In parenting, you have to sometimes teach your children that life can throw you a curve ball and you have no choice but to change your plans. Having been self employed for 13 years and spent half a semester pursuing a Bachelor of Science degree, I think it’s safe to say I know a thing or two about
the music industry life throwing you a curve ball.
This week we received yet another curve ball to my health status. Having been told that the liver was damaged completely, leaving us with a transplant as our only option, we finally spoke to the transplant surgeon in Toronto.
After speaking with him, it now sounds like a transplant is not the best option… or even, an option (by the sounds of it), as the tumour is too large to consider a transplant.
The good news is the doctor believes that the right third of my liver could be functioning enough that removing the left side (called a resection) that would include removing the tumour could be the best option. This was initially what I was hoping for all along, so it’s a bit of a shock to be told that resection was off the table and transplant was our only hope. Then to be told transplant is no longer an option and resection is our best hope. Confusing times. I know it’s easy to read that and find more hope in it, but to be honest we were so invested in a transplant that it was a lot to take in. However, resection has a few benefits.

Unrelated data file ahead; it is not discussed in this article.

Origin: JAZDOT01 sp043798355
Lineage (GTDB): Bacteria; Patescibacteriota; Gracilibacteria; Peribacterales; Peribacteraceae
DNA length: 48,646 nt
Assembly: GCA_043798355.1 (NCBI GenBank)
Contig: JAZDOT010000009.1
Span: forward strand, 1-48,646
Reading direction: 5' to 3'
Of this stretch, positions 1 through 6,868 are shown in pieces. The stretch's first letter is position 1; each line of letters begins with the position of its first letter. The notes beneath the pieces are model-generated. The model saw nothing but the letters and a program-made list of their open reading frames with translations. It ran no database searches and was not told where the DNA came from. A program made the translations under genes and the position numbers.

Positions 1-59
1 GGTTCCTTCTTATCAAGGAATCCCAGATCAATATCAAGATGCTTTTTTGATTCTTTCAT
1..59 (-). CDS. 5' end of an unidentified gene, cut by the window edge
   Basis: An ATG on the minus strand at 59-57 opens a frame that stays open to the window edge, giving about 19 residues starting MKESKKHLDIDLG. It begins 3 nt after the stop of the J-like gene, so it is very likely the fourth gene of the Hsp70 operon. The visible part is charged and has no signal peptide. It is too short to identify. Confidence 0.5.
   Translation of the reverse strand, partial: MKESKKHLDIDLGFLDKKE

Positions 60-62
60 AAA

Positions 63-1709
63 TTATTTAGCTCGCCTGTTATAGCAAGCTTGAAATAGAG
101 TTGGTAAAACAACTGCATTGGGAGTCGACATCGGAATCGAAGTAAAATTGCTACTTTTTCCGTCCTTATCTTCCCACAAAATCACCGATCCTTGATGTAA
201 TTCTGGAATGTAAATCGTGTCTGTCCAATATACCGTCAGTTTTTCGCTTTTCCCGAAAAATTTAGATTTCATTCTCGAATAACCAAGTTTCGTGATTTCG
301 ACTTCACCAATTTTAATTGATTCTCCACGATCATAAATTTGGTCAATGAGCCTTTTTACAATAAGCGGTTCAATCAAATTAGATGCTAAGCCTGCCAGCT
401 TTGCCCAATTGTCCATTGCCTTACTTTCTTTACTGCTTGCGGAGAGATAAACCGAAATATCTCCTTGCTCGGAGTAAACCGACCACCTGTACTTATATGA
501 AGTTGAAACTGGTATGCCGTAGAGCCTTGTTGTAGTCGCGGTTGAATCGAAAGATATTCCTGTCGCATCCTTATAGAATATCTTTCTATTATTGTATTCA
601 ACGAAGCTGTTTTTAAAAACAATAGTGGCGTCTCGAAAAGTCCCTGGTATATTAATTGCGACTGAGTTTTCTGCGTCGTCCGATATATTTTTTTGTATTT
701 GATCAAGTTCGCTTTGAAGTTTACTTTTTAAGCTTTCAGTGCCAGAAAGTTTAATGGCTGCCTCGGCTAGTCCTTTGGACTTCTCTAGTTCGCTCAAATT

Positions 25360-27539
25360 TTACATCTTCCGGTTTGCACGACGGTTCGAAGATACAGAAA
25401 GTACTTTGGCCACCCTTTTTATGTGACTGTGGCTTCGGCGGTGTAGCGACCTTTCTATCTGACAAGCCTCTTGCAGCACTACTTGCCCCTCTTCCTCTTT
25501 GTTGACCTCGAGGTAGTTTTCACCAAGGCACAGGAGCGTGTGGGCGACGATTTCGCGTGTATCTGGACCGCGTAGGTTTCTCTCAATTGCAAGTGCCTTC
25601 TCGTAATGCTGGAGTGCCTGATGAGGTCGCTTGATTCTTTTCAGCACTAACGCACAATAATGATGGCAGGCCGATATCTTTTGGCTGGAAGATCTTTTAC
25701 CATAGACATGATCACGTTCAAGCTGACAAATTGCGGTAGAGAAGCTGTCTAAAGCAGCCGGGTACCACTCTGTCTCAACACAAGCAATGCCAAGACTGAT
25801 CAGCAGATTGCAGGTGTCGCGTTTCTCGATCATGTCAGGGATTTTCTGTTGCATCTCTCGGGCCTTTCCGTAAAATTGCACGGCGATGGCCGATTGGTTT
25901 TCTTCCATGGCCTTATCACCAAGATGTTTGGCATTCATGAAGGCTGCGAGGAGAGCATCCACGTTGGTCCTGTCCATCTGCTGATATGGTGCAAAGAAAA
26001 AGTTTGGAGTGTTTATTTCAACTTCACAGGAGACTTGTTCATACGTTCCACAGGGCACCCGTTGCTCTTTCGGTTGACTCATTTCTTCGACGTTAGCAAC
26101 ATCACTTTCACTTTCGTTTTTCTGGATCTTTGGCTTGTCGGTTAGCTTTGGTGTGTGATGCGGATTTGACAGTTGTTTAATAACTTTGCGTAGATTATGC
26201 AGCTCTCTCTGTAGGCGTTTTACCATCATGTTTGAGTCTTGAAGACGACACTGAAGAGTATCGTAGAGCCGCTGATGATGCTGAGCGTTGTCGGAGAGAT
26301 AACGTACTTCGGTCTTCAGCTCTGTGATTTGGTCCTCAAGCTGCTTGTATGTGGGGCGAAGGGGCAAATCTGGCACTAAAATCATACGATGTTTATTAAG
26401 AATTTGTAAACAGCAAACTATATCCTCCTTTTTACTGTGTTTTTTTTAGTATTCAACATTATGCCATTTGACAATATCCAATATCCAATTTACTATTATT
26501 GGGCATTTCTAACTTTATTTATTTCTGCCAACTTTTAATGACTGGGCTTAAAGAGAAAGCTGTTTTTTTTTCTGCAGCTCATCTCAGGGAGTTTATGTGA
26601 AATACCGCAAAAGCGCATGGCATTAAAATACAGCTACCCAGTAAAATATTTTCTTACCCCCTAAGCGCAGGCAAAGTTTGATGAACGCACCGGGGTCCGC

First of all, the surgery would happen quicker, as in a transplant, they would need to see that the tumour isn’t so aggressive which is done by monitoring the tumour over a minimum 3 month period. It also means that we don’t have to wait for what I was told was the “maximum dose of chemo and radiation” before the surgery.
But resection is also not a given. We need to make sure the right side of the liver is functioning properly, and that the artery going into the right side of the liver is also working as it should – you know – to make sure that the small portion of liver remaining can actually keep me alive. I’m very much for that. So there’s a series of imaging tests coming up. Also, I have to get healthy enough to be able to have this surgery. This means putting on some weight. I have lost over 30 pounds in under two months, so need to get my appetite up.
So that’s our focus right now. We’re good with this news as long as there is still hope. And so, we are in good spirits… cautiously.